Plugged-in to the future – Report on commercial fleet electrification in Québec
Almost all conditions are "go" for the electrification of most commercial vehicles by 2030. That is, if there’s a will and a way, according to a recent Propulsion Québec report, partly financed by the Fonds de solidarité FTQ.
Medium to heavy trucks and commercial vans may only account for 11% of the total vehicle fleet in Québec, but they account for 66.5% of its greenhouse gas emissions. That’s why Propulsion Québec, the cluster for electric and smart transportation in the province, is paying close attention to these vehicles.
The Fleet Electrification in Quebec report, released in January, compares organizations in the province with five cases from our neighbours to the south (FedEx, Ryder, PG&E, New York City, and the Ports of Long Beach and Los Angeles), to identify the barriers to overcome and the levers to green light the electrification of commercial vehicles in the next decade.
The U.S. examples are diverse: we learn how a courier company, a truck rental company, an energy distributor, a municipality and two ports are gradually incorporating electric vehicles into their fleets. Since they all are pioneers in their respective sectors, each one is moving ahead through trial and error, in their own way, with or without government support. Little by little, their fleets are becoming greener, sometimes by combining electricity with other solutions (hybrid, hydrogen, etc.), and the results are quite encouraging.
Similar barriers here and elsewhere
In addition to these case studies, the authors of the report consulted a panel of eight private and public fleet operators in Québec. They found that the barriers to electrification are the same here as elsewhere. Among the main ones: higher costs, recharging constraints, lack of expertise and internal resistance to change.
On the other hand, despite the significant incentives provided by our governments, "most present opportunities for improvement when compared to international best practices," states the report.
For example, in California, these include vehicle purchase subsidies of up to $150,000 for the purchase of a Lion 8 truck; support programs for pre-market technology development and demonstration projects to help carriers test electric, and utilities’ complete installation of charging stations at their own expense, as many in the U.S. are doing as part of so-called "make-ready" programs.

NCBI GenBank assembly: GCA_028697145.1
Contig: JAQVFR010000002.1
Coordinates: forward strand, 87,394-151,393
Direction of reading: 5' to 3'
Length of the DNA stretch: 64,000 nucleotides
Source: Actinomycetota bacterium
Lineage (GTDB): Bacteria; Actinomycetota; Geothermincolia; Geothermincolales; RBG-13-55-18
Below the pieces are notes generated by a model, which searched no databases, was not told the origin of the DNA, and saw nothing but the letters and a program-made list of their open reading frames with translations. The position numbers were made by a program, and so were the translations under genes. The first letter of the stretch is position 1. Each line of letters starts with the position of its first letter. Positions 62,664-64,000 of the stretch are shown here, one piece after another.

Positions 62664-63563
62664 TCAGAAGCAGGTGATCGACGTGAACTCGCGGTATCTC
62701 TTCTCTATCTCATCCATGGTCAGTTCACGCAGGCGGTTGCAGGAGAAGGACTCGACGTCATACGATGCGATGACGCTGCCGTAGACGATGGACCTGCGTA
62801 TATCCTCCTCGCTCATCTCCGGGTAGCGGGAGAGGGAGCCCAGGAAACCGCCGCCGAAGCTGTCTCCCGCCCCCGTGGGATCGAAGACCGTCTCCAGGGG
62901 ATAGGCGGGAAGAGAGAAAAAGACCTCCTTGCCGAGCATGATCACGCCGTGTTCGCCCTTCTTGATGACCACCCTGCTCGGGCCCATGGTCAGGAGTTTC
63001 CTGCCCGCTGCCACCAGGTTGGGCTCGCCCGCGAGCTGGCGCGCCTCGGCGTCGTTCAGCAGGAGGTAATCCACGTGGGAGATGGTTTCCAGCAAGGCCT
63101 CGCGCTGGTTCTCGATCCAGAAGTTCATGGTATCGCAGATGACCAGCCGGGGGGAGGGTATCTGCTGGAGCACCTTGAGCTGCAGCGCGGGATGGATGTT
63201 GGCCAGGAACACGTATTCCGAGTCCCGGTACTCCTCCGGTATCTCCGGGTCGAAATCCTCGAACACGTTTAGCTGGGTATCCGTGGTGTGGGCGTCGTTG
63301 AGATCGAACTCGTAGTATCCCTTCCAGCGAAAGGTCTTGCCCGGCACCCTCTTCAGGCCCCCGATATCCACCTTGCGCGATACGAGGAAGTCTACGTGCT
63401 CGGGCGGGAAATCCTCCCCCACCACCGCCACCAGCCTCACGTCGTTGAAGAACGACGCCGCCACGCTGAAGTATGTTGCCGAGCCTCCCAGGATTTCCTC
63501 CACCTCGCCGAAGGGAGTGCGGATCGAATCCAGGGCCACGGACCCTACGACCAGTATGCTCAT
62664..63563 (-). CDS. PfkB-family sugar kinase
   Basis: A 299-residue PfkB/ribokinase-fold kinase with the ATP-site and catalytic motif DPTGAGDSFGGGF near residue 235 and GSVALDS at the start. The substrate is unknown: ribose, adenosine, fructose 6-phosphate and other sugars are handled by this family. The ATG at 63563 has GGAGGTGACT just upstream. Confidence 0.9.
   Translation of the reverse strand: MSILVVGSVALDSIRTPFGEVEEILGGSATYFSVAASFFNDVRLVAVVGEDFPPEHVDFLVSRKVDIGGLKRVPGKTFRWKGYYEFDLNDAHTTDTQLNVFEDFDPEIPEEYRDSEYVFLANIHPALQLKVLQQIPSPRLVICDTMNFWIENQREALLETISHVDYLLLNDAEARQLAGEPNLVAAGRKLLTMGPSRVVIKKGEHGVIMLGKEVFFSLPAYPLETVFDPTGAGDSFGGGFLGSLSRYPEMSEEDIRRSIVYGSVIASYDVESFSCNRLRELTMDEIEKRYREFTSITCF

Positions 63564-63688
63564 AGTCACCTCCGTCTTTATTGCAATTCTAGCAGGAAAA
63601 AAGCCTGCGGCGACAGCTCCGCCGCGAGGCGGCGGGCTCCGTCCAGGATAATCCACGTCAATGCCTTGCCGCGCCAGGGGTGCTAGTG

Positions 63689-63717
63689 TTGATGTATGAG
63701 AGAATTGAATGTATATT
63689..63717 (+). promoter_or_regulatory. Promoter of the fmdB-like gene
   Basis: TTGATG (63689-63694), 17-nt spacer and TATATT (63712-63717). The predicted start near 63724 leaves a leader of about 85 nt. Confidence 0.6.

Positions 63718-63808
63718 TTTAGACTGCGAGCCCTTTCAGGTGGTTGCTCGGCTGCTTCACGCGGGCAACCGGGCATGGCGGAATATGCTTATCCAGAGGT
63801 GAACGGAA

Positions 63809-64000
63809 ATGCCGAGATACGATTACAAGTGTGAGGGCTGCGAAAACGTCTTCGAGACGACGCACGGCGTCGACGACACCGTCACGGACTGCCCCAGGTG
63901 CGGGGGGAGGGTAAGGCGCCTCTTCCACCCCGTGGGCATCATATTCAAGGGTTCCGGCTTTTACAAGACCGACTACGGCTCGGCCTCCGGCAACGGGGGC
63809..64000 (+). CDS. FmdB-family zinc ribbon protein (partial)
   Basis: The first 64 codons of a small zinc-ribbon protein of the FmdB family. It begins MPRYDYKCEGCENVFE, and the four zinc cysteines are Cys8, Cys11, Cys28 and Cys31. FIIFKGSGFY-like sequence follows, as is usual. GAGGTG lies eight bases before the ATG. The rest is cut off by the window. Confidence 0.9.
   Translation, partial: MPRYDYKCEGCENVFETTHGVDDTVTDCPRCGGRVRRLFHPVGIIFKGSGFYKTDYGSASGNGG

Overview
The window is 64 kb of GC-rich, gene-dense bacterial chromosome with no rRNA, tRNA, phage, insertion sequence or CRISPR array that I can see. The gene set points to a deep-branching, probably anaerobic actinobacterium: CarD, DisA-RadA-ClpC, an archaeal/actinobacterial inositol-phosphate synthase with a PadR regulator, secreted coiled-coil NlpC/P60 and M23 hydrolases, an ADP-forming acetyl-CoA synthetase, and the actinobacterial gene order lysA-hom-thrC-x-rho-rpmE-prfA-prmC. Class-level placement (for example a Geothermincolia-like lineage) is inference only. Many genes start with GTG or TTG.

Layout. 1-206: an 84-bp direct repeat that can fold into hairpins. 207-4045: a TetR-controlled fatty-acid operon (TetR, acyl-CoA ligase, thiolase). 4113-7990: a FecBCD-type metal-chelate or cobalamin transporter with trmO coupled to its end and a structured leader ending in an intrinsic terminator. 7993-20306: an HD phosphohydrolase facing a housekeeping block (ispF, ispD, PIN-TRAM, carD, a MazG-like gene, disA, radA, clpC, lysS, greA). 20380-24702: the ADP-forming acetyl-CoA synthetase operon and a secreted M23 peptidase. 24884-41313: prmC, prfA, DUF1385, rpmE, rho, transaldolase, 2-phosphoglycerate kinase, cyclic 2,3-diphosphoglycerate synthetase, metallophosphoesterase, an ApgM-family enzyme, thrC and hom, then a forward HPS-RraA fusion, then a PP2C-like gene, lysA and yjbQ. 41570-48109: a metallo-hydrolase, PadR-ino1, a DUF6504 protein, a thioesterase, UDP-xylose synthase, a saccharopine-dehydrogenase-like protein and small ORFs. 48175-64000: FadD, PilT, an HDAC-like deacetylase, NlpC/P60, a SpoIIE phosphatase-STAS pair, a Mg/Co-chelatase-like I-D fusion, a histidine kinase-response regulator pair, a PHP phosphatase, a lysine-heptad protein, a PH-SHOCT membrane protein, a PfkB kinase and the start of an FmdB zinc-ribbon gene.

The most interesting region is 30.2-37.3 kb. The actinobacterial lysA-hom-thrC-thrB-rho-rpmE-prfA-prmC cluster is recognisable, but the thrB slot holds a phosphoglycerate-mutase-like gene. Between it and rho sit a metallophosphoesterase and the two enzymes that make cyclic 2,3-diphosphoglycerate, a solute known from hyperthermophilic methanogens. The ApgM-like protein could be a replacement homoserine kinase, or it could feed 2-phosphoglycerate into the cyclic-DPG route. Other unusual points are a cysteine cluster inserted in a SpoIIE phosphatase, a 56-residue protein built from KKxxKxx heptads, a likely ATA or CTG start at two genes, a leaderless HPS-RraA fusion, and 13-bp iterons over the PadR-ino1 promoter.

"Everyone uses LinkedIn in our field, but we're also on the lookout for virtual events," said Amélie. "These range from big business conferences by the Chamber of Commerce of Metropolitan Montreal to more specialized sessions by sector, near and far, for example, in the life sciences, engineering or financial services.”
Improve existing levers
Propulsion Québec's report recognizes the government's increased efforts, such as the recent Plan for a Green Economy 2030, but it calls for a shift into a higher gear.
To achieve this, one of its recommendations is to simplify or even combine Québec's two financial assistance programs—Écocamionnage (MTQ) and Transportez vert (TEQ)—by increasing the amounts granted and the number of eligible vehicles. Another is to subsidize more charging infrastructure and involve Hydro-Québec in a Québec "make- ready" program.
There are financing solutions for small commercial fleets whose budgets cannot absorb rapid electrification, even if it reduces their costs over the long term. In one notable scenario, vehicle acquisition and infrastructure are self-financed by operational gains, similar to the energy company service model used in the construction industry. This would substantially reduce the financial risks for fleet operators.
Turning talk into action
As well as funding, there is execution. The report gives operators several tips for successful electrification, including technological monitoring, testing vehicles on the market, planning for the consequences and managing change in their various departments, engaging their customers and subcontractors and tapping into the growing ecosystem of clean energy experts.
The authors emphasize that their recommendations must be "carefully implemented" to achieve results as positive as those observed in their case studies and if Québec is to reach its ambitious environmental goals by 2030.
Propulsion Québec reminds us that the electrification of transportation in Québec is not just about reducing greenhouse gas emissions. It’s also a competitive catalyst for local businesses that will spark the economic sector of the future.